A few months ago a girl I hadn't seen in a long time came to me a church and after a short time of catching upon detail of her life, she asked about my kids. She asked about Jinaea and Jaron and said, "This can't possibly be Kyler!! He has gotten so big. Wow, and where is your baby? I can't wait to meet him or her! Did you have a boy or a girl?" I froze. What do I say? How do I tell her? Tears filled my eyes and the smile left her face. I told her that I had a baby girl. I told her a short version of what had transpired. Tears filling her eyes now too, she reached out and hugged me, "I am so very sorry!"
This weekend I ran into a friend I hadn't seen in many months. We were talking about babies and kids and she said, "You have four kids right?" Again, my brain raced, "How do I answer this? Here goes again..." I replied, "Our baby girl was born last summer but she was still born at twenty-two weeks."
A quiet, "Oh," from her, and then awkward silence.
I know I have some supportive, be-there-through-anything friends and the following things are not true of everyone. Please forgive me if any of this post sounds too presumptuous. I mean no insult. I found some of this list in a pamphlet on helping others through grief. It says what I have not been bold or courageous enough to say in those moments....
- I wish you would not be afraid to speak to me about what is going on in my life, and to ask what you can do to help. Even if it means I may shed a few tears.
- If I cry or get emotional when we talk about them (the person who has died), I wish you knew that it isn’t because you have hurt me. The fact that I have suffered a loss is what is causing my tears. You have allowed me to cry, and I thank you. Crying is healing.
- I wish you wouldn’t pretend that nothing is happening to me, because this is a large part of my life. I need my friends and family by my side.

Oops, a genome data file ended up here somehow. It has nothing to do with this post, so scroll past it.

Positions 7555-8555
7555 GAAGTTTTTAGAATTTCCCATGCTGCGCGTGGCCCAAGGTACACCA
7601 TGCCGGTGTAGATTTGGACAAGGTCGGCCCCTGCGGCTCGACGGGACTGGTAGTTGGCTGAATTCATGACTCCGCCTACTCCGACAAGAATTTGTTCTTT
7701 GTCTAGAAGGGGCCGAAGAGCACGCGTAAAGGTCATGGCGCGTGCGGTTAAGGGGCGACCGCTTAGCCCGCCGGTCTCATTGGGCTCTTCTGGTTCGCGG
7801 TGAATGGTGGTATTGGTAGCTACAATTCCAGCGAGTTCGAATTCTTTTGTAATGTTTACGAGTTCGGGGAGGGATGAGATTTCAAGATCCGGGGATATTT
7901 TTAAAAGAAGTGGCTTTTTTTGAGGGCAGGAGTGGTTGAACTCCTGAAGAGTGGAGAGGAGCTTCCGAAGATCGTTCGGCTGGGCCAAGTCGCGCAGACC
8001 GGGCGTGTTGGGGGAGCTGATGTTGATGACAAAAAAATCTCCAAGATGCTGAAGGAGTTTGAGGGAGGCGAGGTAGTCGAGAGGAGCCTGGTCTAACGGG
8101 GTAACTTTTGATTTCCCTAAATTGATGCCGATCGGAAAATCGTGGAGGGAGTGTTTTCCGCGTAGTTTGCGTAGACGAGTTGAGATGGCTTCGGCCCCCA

- I will have emotional highs and lows, I wish you wouldn’t think that if I have a good day, my grief is over, or that if I have a bad day, I need psychiatric counseling.
- Grieving and what I’m going through is not contagious, so please don't shy away from me.
- I wish you knew that all of the “crazy” grief reactions I am having are in fact very normal. Depression, anger, frustration, hopelessness, and questioning are to be expected during and following what is happening to me.
- I wish you wouldn’t expect my grief to be over if and when I appear to be smiling or happy.
- I wish you would understand the physical reactions to grief. I may gain weight or lose weight…sleep all the time or not at all…want to surround myself with business or be all alone, all of which may be related to my grief.
- Birthdays, anniversaries of big days, holidays, and the day I found out, are all terrible times for me. If I get quiet or withdrawn, just know I am doing my best to cope.
- It is normal and good that tough times make us re-examine our faith, values, and beliefs throughout this journey. We will question things we have been taught all our lives, and hopefully come to some new understandings, deeper, strengthened faith and a closer relationship with God.
- I wish you knew the only way I can get through grief is to experience it, and sometimes immerse myself in it. I have to hurt before I can heal.
- I hope you understand that grief and difficult situations change people. I am not the same person I was before I experienced this nor will I ever be that person again. If you keep waiting for me to “get back to my old self,” you will be frustrated. I am a new creature with new thoughts, dreams, aspirations, values, beliefs and goals. Please try and get to know the “new me”…maybe you will still like me.